Southern Dalmatia's largest, most sophisticated, and most visited island, Korčula was named Kerkyra Melaina by the ancient Greeks, or "Black Corfu." Between the 10th and 18th centuries it spent several periods under Venetian rule, much to the frustration of Dubrovnik, which considered the Italian city-state its archrival. Today it’s known for its traditional sword dances, excellent white wines, and its main, though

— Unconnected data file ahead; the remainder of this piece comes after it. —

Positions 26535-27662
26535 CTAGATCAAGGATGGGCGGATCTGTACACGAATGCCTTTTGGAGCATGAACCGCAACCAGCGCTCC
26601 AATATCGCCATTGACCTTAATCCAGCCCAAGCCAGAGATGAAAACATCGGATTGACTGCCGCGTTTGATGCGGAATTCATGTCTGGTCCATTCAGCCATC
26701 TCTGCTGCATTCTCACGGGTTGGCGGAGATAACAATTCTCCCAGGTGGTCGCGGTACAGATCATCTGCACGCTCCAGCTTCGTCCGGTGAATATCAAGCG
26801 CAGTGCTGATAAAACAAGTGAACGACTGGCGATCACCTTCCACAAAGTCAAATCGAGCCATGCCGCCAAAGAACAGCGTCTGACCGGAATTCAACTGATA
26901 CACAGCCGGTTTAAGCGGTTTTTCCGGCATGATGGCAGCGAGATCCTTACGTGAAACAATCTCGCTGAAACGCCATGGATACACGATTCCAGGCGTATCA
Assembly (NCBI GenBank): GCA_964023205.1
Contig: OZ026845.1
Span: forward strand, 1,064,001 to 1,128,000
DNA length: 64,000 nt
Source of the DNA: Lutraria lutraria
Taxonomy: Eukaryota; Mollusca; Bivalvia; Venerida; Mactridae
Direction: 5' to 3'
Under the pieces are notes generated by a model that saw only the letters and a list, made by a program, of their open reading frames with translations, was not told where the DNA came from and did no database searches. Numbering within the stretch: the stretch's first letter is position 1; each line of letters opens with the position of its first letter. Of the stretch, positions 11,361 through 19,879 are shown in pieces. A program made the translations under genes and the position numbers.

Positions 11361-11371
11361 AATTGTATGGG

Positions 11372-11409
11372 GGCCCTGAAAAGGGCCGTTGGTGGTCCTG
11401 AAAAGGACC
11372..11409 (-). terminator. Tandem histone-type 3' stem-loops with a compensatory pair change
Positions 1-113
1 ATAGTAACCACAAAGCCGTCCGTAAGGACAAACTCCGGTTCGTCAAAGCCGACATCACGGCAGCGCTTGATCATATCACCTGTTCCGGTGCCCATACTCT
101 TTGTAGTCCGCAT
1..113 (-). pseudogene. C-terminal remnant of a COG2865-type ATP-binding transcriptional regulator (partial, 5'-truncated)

disputed, claim to fame as the birthplace of Marco Polo. Korčula is also the name of the capital near the island's eastern tip, which at first sight seems like a smaller version of Dubrovnik: the same high walls, the circular corner fortresses, and the church tower projecting from within an expanse of red roofs. The main difference lies in the town plan, as narrow side streets run off the main thoroughfare at odd angles to form a herring-bone pattern, preventing cold winter winds from whistling unimpeded through town. Eight centuries under Venetian rule bequeathed the town a treasure trove of Gothic and Renaissance churches, palaces, and piazzas, all built from fine local stone, on which the island's early wealth was based. The center is small and compact and can be explored in an hour.